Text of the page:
[...] The conflict described here became apparent on the 20th of June in 2007, when a building in the Karl-Immermann-Str. 23 was squatted for housing and to establish a space for cultural purposes (Blitzpunkt, 2007, Freie Presse, 2007d, indymedia, 2007a, indymedia, 2007d). A few days later the building company in charge, the Grundstücks- und Gebäudewirtschafts-Gesellschaft mbH (GGG), offered the building in Reitbahnstraße 84 as alternative location for the squatters, since the ownership structure of the building in Karl-Immermann-Straße was unsettled at this time. The offer was accepted and in the beginning of July the people moved to the larger building, located at a road junction and is, as such, highly visible (see figure 5; Der klare Blick, 2007, Freie Presse, 2007c, Freie Presse, 2007a, Freie Presse, 2007b, indymedia, 2007b, indymedia, 2007c, Reitbahnviertel, 2007a). Based on this initial situation, which turned out to be non-violent and based on consensus from the beginning, and its quick legalisation, it would not be daring to assume that the further development of the project would be unproblematic. But already at this time, the building was officially up for sale and only offered to the initiators of the “legalised squatting” as a temporary solution. The media reported positively about the resulting culture and living project in the Reitbahnstraße and the unfolding cultural life as well as numerous events attracted many visitors to the building. Also in 2007, two urban planners were assigned by the City of Chemnitz to develop a framework for the quarter where the building is located (Freie Presse, 2009c, Reitbahnviertel, 2007b). Due to the function of the area around the building in question as a transit zone between city centre and university, the urban planners designed the area as “Quarter in motion”. Fitting their concept, they contacted the legalised squatters and in collaboration with several stakeholders they developed the concept “Experimentelles Karree” (experimental block) as a future prospect for the Reitbahnstraße 84. In November 2008 the City Council decided to support the project (Stadtrat Chemnitz, 2008). So the sudden turning point was all the more surprising, when the GGG in March 2009 withheld a license agreement for long-term use (Freie Presse, 2009b). In May 2009 the GGG announced their plans for the refurbishment of the neighbourhood in cooperation with the real estate company Keilholz GmbH. As a profit-oriented development the non-commercial concept of “Experimentelles Karree” was not intended to remain at the present location and correspondingly the participants of the project were briefed to move out of the building in Reitbahnstraße 84. They were offered alternative sites to continue their work but those have been rejected by the umbrella association “Verein Experimentelles Karree e.V. (hereafter called ExKa e.V.)” as unsuitable and inadequate (Freie Presse, 2009h). [...]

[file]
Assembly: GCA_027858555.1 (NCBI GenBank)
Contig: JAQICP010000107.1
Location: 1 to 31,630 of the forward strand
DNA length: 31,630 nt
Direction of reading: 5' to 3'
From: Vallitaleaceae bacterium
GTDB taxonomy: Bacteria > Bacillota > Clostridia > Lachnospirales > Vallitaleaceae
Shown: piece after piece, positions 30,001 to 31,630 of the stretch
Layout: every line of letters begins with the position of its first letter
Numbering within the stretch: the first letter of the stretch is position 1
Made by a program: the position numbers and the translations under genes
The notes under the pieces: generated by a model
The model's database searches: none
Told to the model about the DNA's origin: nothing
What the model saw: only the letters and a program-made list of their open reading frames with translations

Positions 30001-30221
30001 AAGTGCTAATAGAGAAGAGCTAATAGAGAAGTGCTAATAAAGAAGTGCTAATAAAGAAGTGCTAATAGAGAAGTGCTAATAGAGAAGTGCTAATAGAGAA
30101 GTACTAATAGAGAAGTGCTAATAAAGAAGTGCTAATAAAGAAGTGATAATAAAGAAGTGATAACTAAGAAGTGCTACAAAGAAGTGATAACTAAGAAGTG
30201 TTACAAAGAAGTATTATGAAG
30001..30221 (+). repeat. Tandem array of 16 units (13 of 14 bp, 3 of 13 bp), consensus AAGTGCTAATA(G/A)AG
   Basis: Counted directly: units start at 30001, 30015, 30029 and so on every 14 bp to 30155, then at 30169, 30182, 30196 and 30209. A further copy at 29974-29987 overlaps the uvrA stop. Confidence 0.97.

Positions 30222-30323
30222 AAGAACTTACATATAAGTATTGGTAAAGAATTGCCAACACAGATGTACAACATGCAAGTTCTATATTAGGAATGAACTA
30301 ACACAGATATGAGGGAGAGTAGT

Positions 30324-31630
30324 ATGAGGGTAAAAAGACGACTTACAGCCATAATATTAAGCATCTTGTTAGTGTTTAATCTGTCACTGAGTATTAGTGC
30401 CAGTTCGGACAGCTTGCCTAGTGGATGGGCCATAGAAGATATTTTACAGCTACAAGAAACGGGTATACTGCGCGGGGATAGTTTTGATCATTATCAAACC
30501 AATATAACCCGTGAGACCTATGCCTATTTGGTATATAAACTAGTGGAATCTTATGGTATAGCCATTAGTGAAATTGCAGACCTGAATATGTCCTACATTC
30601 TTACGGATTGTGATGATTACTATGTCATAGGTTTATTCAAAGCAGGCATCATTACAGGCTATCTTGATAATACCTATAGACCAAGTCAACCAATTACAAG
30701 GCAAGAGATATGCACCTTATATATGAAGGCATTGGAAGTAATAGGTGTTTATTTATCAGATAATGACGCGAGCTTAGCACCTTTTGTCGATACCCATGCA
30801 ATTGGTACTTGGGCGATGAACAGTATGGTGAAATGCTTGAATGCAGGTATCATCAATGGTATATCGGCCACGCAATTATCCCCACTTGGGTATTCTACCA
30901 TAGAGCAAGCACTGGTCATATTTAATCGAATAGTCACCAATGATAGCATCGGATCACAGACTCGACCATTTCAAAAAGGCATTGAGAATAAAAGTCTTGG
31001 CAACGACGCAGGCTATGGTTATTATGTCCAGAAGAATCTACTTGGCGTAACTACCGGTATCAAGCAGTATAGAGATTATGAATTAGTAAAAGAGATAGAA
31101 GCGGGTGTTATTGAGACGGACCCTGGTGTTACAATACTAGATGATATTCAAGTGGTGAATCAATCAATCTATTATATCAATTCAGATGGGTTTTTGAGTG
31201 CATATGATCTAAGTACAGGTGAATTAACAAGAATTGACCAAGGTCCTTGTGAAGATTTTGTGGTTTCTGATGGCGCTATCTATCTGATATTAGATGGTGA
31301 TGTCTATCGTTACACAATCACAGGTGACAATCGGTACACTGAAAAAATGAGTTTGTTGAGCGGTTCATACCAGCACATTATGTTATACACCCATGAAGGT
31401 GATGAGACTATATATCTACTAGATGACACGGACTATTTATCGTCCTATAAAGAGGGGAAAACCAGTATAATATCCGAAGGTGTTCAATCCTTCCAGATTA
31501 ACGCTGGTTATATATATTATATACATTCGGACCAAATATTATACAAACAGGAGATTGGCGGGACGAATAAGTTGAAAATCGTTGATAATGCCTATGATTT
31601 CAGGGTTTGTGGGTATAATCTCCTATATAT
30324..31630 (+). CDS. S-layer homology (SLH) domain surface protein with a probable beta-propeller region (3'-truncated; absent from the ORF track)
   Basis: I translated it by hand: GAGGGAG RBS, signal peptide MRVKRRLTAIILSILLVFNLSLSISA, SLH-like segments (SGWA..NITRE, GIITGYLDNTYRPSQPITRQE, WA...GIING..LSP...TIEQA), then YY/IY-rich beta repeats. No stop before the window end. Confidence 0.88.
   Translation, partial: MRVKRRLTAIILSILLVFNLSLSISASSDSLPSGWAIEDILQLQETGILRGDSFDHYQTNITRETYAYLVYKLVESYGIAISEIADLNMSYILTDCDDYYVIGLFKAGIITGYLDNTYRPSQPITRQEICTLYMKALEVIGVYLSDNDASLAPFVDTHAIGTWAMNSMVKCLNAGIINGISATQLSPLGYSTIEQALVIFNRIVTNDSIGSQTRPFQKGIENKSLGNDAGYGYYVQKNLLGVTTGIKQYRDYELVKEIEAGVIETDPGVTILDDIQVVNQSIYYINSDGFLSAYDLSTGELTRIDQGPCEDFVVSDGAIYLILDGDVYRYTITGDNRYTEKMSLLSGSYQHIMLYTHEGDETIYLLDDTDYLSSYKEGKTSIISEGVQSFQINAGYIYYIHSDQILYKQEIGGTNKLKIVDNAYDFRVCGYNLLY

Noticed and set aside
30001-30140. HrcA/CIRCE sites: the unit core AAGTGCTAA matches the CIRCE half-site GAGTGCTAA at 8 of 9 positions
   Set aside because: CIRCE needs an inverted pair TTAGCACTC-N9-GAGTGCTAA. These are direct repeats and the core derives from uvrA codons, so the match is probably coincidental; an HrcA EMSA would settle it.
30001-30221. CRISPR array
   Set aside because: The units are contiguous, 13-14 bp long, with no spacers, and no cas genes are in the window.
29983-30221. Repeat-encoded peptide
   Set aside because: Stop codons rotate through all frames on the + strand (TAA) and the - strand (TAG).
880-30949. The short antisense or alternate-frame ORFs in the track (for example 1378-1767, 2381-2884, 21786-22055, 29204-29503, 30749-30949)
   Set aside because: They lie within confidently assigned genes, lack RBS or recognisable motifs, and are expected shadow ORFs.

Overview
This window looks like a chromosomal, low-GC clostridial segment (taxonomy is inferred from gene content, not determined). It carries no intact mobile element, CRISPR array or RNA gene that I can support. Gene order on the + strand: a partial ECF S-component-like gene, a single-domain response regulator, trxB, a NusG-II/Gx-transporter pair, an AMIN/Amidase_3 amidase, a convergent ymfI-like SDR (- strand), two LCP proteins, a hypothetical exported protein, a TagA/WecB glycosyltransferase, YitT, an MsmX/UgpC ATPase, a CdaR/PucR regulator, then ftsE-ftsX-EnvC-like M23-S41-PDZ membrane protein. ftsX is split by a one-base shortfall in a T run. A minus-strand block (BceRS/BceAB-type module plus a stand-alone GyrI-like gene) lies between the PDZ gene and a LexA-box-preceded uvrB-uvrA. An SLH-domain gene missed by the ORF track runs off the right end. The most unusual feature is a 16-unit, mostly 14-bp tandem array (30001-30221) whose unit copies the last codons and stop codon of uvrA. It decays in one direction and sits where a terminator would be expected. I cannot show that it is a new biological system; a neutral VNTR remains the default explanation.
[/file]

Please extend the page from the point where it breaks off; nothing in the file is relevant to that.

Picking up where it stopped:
On the particular role of the Grundstücks- und Gebäudewirtschafts-Gesellschaft m.b.H. (GGG)